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Use Your Business Plan to Get Ownership in Writing

Use Your Business Plan to Get Ownership in Writing

By Tim Berry, Guest Blogger
Published: August 26, 2014 Updated: August 26, 2014

Way too often, you can add up the percent of ownership in the heads of the partners and discover between them they think they own 200% of the company. That’s because one thinks the idea was worth 50% or more of the ownership, the other thinks the day-to-day work was worth 50% or more of the ownership, and another thinks having written checks and invested was worth 50% or more of the ownership.

What I particularly hate in this context is when people spend the time and do the work and develop the business without spelling these things out, and then, when it’s way too late, discover that they had radically different ideas about who owns what.

This is a great use of the business plan. If there’s awkwardness about who owns what when friends and family are involved, you solve that with the need to spell it all out for the plan. Don’t wait. Don’t wonder. Talk it out. The business plan is a built-in natural format that all of you can understand.

The key here is to get it in writing. That doesn’t mean legal contracts written and negotiated by attorneys, at least not in normal cases, and not in the beginning. What it does mean is getting your people together and iron out who owns how much of the company, and what the responsibilities are. And write that down – share it, so everybody is clear. And you can use it later.

Now, who owns what percentage?

Start with the money. Until proven otherwise, the one who put in all the money deserves all the ownership. That’s simple enough.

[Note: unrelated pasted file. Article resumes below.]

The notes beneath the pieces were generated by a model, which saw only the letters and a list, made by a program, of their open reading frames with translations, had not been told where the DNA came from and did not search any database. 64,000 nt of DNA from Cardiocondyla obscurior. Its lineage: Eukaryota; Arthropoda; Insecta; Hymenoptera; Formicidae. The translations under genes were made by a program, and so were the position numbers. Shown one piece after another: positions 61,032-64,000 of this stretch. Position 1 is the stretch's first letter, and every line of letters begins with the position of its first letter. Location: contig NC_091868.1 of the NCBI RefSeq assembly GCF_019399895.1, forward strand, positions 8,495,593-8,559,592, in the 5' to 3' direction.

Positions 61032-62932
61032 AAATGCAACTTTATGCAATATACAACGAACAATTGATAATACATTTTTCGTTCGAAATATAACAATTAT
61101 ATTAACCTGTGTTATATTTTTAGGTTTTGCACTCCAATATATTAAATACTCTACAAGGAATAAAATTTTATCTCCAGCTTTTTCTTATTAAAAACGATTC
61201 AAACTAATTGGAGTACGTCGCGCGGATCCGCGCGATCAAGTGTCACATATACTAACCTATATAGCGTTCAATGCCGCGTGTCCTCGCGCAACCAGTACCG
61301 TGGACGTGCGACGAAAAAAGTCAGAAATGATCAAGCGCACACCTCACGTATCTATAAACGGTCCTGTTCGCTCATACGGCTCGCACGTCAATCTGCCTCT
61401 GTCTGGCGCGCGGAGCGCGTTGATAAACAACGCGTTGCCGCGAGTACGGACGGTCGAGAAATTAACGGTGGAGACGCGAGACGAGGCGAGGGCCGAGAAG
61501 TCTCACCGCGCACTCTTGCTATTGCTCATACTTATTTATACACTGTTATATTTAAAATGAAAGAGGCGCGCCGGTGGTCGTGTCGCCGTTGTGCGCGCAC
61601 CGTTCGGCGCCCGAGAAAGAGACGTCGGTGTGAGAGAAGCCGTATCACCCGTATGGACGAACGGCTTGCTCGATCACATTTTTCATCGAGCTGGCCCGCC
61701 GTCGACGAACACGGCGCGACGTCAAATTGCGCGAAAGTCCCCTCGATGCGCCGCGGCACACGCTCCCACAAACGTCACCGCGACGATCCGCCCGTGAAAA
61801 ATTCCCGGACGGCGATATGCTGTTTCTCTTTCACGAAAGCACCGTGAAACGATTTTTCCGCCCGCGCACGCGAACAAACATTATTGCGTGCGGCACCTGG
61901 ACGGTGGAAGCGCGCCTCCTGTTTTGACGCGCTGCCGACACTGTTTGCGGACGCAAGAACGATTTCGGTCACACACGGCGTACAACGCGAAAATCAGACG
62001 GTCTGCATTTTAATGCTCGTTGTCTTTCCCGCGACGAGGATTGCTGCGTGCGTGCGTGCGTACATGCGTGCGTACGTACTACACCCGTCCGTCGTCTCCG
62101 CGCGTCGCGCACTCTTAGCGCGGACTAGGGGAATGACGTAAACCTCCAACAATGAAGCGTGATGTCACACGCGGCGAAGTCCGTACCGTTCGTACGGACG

And then, from that starting point, if two or more partners agreed that one would earn ownership by working for free or less than market rate, then that can equate to money. Or if one contributes existing intellectual property such as written material or software code because that can equate to money too. But that should be spelled out and agreed upon before you start. Avoid vague promises related to so-called “sweat equity,” meaning work compensated by shares of ownership. Build a formula based on market value of the work. And put it in your plan.

And I personally don’t believe having had the idea, or not, matters. Ideas have no value. Work has value. Creative work and patents have value. Content has value. And money has value.

Always get a business agreement in writing!

I’ve said business plan above, but the underlying need here is bigger than the business plan. The plan is a great format, but let’s emphasize the main point: To me this is yet another example of why I’ve said, and written, over and over again, spell it out at the beginning and get it in writing. Not necessarily all legalese like a contract, but at least the basic points of agreements, with signatures. Here‘s what one lawyer (and I’m not a lawyer, so don’t think I’m giving you legal advice here) says about that:

It goes without saying: the best way to deal with a botched verbal contract is to avoid the whole mess in the first place. Get it in writing. People remember things differently. People don’t remember. People lie.

Get it in writing. And then stick to it.

About the Author:

Tim Berry
Tim Berry

Guest Blogger

Founder and Chairman of Palo Alto Software and, on twitter as Timberry, blogging at His collected posts are at Stanford MBA. Married 46 years, father of 5. Author of business plan software Business Plan Pro and and books including his latest, 'Lean Business Planning,' 2015, Motivational Press. Contents of that book are available for web browsing free at .